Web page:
Settle’s history tends to be recalled through the accounts of middle class and wealthy residents, but 80% of our population was working class. Rodger’s life gives us a different perspective.
Rodger was born in Hellifield, the son of an agricultural labourer, John Preston, and his wife Dorothy. When John died, Dorothy moved to Upper Settle with her unmarried children, describing herself as a pauper. This family were really living on the breadline. Rodger took work where he could get it — on farms or in the lime works.
After Dorothy died in 1871, Rodger lived in the common lodging houses on Albert Hill — these provided the cheapest possible accommodation to avoid the workhouse, but were cramped and unpleasant. Residents paid a few pence each night, but were generally asked to leave during the day, to encourage them to work.
In 1882, Rodger couldn’t afford to pay for accommodation, so slept in an outhouse of the Commercial Inn. He was imprisoned for 14 days and may have been glad to have a roof over his head. Vagrancy was the most commonly reported ‘crime’ in 19th century Settle.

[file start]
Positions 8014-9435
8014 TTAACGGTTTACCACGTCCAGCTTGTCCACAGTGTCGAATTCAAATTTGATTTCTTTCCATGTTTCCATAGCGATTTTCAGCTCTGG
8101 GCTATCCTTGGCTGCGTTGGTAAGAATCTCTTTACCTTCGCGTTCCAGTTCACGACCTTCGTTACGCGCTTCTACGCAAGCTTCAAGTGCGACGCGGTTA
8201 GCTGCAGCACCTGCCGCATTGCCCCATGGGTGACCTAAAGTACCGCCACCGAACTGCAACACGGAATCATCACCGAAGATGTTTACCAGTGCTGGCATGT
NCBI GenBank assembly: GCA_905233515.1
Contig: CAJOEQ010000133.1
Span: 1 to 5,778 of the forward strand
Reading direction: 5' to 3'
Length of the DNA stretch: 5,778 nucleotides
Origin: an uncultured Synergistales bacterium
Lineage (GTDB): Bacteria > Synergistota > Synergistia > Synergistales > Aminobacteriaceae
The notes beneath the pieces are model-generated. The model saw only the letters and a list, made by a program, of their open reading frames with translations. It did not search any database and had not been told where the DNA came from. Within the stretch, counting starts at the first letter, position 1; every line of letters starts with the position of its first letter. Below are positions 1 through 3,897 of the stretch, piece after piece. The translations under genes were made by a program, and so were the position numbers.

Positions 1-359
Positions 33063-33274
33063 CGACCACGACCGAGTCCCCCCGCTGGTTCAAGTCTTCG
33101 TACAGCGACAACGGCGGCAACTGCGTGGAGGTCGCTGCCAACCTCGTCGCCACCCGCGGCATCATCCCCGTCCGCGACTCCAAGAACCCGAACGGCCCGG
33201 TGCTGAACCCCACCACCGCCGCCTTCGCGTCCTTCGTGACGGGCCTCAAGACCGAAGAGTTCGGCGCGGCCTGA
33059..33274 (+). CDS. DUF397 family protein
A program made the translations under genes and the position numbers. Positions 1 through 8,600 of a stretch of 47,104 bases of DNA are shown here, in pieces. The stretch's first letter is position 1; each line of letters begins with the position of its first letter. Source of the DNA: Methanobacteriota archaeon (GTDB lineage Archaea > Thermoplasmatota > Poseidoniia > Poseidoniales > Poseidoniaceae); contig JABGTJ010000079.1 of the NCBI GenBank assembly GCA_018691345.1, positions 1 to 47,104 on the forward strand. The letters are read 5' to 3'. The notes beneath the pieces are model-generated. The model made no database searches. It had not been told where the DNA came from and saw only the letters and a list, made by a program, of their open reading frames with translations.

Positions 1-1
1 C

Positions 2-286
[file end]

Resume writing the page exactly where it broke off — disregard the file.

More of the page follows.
In 1892, Rodger fell victim to small pox whilst living in the common lodging house. The cramped conditions were ideal for the spread of infection.
Unsurprisingly, Rodger’s last years and death were in the workhouse, which provided the only possible care for poor people. He lived until he was 77.
Rodger’s elder brother Ambrose also struggled. He was repeatedly fined and even imprisoned for poaching. He did eventually find work as a platelayer on the railways, but suffered an industrial accident which fractured his skull. Amazingly, although not expected to recover, Ambrose lived for another 20 years.